That’s one of the university libraries here in Sheffield – the Information Commons, or IC for short. I’m sitting in it and writing this now. It’s very shiny, open 24 hours a day and has a café, which are plus points for me, but it’s also quite noisy and very difficult to find a computer in the daytime.
I’m taking part in the Hack Library School Day in the Life because I’ve never tried a Day in the Life blog before. I’m only going to be a library student this year, so I won’t have the chance again, and I saw that the UK didn’t have a lot of representation in the list. My natural nosiness means I’m looking forward to seeing what library school is like in the States!
Before we start on my incredibly exciting week, a little about me. You might be aware that there are different ways to “do” library school in the UK, so not everyone studies full time – since the fees have gone up and funding has gone down it is a lot more popular for people to study part time or distance learning whilst working in a library. However, I’m actually going the more traditional route of graduate traineeship (a paid year in an academic law library) followed by full time MA which lasts one year. This obviously has pros and cons – it’ll get the masters out of the way quicker, and lets me concentrate on studying, but it’s not so easy to gather up work experience. We’ll see what happens when it comes to applying to jobs in the summer!
I’m in my second term of the MA – having got three and a half modules completed in the autumn, I’m doing four and a half this semester. The dissertation looms over the summer months, and I’ll be all handed in by the beginning of September (fingers crossed). To get a bit of experience, I volunteer at a feminist archive in Leeds one day a week – happily this Friday should be an exciting one, as it’s International Women’s Day so we’re having an exhibition. But not to jump ahead of myself, let’s start with…
MONDAY 4th March
Today started at 11am for me with the module Archives and Records Management. I chose to take this optional module because I’m volunteering in an archive, and I was tempted by one of the assignments (think up a question and go and research it in an archive of your choice). Although archiving is a separate discipline from librarianship, it’s been very interesting so far, and the records management part actually has a lot in common with information management, research data management and other more librarian-y topics.
The session today was in a computer lab, and was basically a chance for us to explore some online archives. We looked at the National Archives, which is the official archive of the UK government. Then we explored an eclectic collection of archives – including the Knitting Archive at the V&A, and the Science Fiction Hub at Liverpool University . I also had a quick look at the Derbyshire Record Office, which is the local council archive for the area where I grew up. I found the archive websites often to be confusing – it’s not always clear when items are digitised and when they aren’t. Browsing the National Archives seemed to lead to dead ends where you either had to pay for downloading something, or a message appeared saying “the National Archives are not the best places to search for this.” There is such an enormous amount of material out there that it’s really hard to know where to start exploring, and only a tiny portion of it has been digitised.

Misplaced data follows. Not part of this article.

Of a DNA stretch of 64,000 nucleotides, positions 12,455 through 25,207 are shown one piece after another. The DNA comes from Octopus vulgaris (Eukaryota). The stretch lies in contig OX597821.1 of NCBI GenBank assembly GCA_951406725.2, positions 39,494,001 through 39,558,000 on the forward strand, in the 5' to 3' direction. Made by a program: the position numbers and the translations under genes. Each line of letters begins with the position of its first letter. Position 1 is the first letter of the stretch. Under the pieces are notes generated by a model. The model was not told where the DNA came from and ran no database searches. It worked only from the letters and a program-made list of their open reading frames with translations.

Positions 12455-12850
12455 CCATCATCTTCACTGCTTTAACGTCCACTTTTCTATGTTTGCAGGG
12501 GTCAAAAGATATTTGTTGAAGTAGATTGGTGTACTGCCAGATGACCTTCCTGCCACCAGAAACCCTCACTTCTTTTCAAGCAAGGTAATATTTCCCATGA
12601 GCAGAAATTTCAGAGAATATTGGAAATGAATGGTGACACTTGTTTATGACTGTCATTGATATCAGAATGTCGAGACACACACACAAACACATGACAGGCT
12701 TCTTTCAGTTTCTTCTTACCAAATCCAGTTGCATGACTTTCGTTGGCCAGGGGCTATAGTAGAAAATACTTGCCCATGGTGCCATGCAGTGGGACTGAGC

The second half of the session was held in the ilab, a room in the Information School which is used for information systems testing – it’s got a one way mirror, laptops that track your search behaviour and all kinds of snazzy things like that. An undergrad student was evaluating “Discovery,” the new search interface for the National Archives, so we were helping her out with her research. We had to fill in a short survey, complete three tasks on the Discovery interface, and then fill in another questionnaire about our experiences. It was interesting to see this kind of research in action, as we’d learnt about it in our module on “Information Retrieval” last semester. The advanced search function on the Discovery system was quite easy to use, but there were loads of other tools that I didn’t think of using – maybe this makes me a bad information professional! I’ll have to have a play around with them afterwards.